Basha’s, a local supermarket chain here in Arizona, has been recently promoting rotisserie chickens for $4.99. I haven’t tried one yet, so I don’t know if it’s a good price or not. For me, the more interesting part of the promotion is the store’s guarantee that chicken will be in stock between 4 and 7 pm or it’s free.
So I ask, what’s the value of free chicken when there’s no chicken to be had? Even if the store offers you a rain check, which may be what the promotion is implying, is your family really going to prefer a free chicken tomorrow to a $4.99 chicken tonight? Personally, I don’t go out to buy a cooked chicken unless I’m ready to eat it.
This idea of attaching a price to things that don’t exist reminds me of the gasoline shortage several years ago here in the Valley. A number of gas retailers were accused of “gouging” consumers by raising pump prices well above the pre-crisis level. Of course, among the retailers that kept their prices low, most found themselves quickly out of stock. Not exactly a surprise.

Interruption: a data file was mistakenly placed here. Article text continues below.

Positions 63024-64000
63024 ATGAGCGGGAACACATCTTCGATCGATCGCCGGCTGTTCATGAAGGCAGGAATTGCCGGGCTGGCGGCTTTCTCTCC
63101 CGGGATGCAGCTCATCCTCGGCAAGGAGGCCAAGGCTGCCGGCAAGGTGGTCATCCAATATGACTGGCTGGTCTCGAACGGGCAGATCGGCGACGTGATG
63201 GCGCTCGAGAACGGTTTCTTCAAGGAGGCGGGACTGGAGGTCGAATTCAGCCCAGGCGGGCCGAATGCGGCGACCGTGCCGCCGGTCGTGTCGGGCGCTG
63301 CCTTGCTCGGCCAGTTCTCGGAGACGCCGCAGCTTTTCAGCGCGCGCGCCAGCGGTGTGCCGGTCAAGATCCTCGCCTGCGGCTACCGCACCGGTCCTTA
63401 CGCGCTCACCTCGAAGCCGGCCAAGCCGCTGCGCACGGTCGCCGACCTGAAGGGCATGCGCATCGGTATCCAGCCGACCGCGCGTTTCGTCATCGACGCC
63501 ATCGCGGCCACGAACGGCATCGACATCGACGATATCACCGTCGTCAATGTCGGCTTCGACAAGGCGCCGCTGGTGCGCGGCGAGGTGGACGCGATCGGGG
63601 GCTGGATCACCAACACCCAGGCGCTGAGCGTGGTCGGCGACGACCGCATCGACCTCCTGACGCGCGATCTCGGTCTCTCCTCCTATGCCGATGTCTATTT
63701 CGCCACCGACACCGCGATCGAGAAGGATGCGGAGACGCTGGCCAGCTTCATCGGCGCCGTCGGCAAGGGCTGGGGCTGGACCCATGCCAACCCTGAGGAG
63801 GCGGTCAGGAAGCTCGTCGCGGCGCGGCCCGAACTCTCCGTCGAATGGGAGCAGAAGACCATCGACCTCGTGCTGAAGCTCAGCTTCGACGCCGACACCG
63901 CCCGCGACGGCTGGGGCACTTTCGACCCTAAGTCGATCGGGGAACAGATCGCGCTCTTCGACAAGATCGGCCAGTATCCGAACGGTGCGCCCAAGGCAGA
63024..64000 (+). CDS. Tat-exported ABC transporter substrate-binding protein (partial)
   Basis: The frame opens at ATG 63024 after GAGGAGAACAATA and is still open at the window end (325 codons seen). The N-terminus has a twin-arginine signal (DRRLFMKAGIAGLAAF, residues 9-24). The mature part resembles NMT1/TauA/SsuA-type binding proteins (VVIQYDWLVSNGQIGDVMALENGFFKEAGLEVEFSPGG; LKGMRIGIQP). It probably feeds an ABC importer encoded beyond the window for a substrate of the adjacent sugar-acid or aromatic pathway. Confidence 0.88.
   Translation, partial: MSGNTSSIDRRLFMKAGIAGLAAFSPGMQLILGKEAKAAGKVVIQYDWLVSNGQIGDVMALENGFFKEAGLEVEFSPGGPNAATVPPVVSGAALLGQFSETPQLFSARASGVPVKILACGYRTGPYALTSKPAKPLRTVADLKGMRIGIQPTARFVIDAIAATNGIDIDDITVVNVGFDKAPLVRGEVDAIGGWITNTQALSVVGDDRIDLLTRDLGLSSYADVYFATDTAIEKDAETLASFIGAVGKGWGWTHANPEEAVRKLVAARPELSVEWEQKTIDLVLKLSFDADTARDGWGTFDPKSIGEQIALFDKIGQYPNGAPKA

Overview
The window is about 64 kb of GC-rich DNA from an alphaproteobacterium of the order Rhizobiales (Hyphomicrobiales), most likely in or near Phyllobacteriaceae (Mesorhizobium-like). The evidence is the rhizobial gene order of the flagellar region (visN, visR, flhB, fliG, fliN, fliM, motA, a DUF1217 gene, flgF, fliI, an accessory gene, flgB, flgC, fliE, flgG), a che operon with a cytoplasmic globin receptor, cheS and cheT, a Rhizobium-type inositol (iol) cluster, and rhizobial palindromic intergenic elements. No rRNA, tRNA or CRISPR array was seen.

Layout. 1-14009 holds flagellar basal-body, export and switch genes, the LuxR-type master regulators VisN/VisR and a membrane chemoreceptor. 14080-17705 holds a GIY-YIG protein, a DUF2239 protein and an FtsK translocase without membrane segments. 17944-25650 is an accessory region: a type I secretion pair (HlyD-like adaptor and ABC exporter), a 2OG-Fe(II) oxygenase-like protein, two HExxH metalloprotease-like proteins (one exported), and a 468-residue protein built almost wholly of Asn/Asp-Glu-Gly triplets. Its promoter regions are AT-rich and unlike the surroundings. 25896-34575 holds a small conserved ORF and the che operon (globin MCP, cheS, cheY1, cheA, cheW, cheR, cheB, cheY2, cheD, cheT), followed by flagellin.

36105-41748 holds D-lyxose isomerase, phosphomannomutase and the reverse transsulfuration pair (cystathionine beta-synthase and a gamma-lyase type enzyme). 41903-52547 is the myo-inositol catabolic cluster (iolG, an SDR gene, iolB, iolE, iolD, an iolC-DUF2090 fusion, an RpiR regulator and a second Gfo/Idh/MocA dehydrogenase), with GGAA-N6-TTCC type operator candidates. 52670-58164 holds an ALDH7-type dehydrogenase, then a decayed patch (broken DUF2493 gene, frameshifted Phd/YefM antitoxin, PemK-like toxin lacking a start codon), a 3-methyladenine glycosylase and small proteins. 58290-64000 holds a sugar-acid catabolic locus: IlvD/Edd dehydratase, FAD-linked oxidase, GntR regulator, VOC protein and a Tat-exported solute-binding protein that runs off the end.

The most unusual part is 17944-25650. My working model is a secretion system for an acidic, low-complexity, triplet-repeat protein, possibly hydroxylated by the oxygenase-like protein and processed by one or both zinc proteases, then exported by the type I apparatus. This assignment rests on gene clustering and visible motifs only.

If your car’s fuel gauge is on empty and you have to get to work, would you prefer a gallon of gas right now at $3.99, or would you prefer knowing the guy in front of you got the last gallon for $2.19?
Unlike your family, your car won’t be satisfied with a pizza instead.